Nevada's new caucus rules present challenges for 2020 Democrats

As the Democratic presidential campaign enters the final 100 days before Nevada’s caucuses, a handful of reforms adopted after the 2016 presidential race have created new challenges for candidates and the state’s Democratic party.

Nevada holds the third contest of the Democratic caucuses, and is a crucial test of candidates’ support among Hispanics, Asian Americans and the state’s powerful labor unions. This year, Nevada Democrats have raced to vet and secure more than 70 locations to host four new days of early voting. 

To address complaints of ill-prepared precinct chairs in 2016, the party is erecting an hours-long curriculum online for the thousands of volunteers they need to muster. And with precincts now fielding both in-person and early vote tallies, Democrats are finalizing software contracted to tabulate the results with a paper trail.

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“There was a training program in 2016. However, as we’ve noted, so much has changed throughout our process. And what that has meant for us is that we’ve had to build this up from scratch,” Shelby Wiltz, the state party’s caucus director, tells CBS News.

Projected expenses to run the contest this cycle have ballooned up from 1.7 to more than 2.2 million dollars.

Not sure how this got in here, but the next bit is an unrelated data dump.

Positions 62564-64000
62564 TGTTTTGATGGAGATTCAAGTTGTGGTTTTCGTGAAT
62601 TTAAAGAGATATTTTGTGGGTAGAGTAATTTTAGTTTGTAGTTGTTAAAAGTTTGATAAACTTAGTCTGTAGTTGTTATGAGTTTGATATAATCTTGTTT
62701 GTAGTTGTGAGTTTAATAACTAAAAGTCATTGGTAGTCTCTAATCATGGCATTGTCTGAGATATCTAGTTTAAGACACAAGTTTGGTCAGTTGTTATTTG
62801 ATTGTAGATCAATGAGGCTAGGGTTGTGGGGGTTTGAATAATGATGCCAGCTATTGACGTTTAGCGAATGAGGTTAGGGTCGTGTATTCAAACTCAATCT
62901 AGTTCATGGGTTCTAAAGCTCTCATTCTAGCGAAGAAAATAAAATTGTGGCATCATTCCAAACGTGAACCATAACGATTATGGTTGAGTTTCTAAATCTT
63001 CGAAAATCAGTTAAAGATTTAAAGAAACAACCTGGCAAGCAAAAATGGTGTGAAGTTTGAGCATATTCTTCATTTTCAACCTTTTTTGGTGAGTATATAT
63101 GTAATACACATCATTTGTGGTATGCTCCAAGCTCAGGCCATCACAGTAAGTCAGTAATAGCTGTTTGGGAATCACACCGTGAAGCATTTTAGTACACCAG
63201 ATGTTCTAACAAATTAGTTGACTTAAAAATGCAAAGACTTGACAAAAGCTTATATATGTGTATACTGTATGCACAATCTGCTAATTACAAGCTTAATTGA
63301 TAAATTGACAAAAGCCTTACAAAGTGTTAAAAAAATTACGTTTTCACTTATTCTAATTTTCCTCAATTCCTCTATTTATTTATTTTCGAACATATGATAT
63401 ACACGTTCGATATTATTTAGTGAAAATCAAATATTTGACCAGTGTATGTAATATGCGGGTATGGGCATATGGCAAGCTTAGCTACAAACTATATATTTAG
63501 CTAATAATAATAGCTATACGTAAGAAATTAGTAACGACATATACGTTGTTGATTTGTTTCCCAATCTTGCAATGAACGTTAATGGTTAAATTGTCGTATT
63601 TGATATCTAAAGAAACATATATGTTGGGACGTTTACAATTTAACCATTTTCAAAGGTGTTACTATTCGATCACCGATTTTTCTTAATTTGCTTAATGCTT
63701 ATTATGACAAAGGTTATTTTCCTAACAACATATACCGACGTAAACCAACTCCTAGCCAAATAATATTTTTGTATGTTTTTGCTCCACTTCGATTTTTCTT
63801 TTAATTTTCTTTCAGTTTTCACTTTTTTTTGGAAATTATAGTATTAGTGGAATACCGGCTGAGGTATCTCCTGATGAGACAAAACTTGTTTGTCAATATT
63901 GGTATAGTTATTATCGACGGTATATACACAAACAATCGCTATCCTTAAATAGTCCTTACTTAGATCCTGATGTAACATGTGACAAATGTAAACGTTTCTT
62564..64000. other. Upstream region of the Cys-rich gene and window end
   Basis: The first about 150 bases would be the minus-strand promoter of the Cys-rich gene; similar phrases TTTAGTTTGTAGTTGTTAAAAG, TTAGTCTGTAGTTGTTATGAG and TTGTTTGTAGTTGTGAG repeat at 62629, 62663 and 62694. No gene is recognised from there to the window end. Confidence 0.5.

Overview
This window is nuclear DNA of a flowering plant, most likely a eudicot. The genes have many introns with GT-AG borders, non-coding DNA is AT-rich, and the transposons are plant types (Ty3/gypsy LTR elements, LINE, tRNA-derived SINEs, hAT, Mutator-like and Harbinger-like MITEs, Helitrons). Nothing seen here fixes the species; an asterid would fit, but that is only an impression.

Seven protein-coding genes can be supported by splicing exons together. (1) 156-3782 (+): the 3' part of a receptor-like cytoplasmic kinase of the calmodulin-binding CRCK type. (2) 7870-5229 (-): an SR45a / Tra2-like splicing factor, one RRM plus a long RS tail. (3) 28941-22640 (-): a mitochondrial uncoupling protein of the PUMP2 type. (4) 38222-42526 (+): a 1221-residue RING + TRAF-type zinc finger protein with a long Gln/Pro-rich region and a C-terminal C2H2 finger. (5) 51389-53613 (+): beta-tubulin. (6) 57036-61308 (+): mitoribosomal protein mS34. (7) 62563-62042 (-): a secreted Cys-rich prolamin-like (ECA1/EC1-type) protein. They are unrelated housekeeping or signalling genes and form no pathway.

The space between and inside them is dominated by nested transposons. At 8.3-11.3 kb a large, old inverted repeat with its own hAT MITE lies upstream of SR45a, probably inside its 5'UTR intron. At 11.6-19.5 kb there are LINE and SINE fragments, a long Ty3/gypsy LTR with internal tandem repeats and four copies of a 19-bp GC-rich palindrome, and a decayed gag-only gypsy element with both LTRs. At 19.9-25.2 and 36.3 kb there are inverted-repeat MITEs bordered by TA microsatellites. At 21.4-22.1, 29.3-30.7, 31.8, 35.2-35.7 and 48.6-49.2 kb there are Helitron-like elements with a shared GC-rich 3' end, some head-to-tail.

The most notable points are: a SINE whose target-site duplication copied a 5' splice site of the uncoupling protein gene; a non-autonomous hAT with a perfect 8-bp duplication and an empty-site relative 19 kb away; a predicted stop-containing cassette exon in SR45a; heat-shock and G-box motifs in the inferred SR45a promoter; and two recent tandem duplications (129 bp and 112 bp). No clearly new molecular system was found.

“I know the whole country’s going to be watching because we are the first caucus state to offer early voting,” Clark County Democrats Chair Donna West tells CBS News. 

“This is again Nevada leading on something, and we really want to make this work, and show that we can caucus as a party and still be expansive and inclusive,” adds West.

Many of these reforms come at the behest of the Democratic National Committee. After the bitter 2016 primary fight, the party convened a “Unity Reform Commission” to identify ways to reform the nominating race. The national party has urged states to abandon caucuses in favor of a straightforward primary. But Nevada has kept its caucuses, which are famous for their eccentric and byzantine rules, while agreeing to change some aspects of its nominating process. 

Some of these changes to the “first in the West” contest this cycle, like a nascent attempt to develop an option

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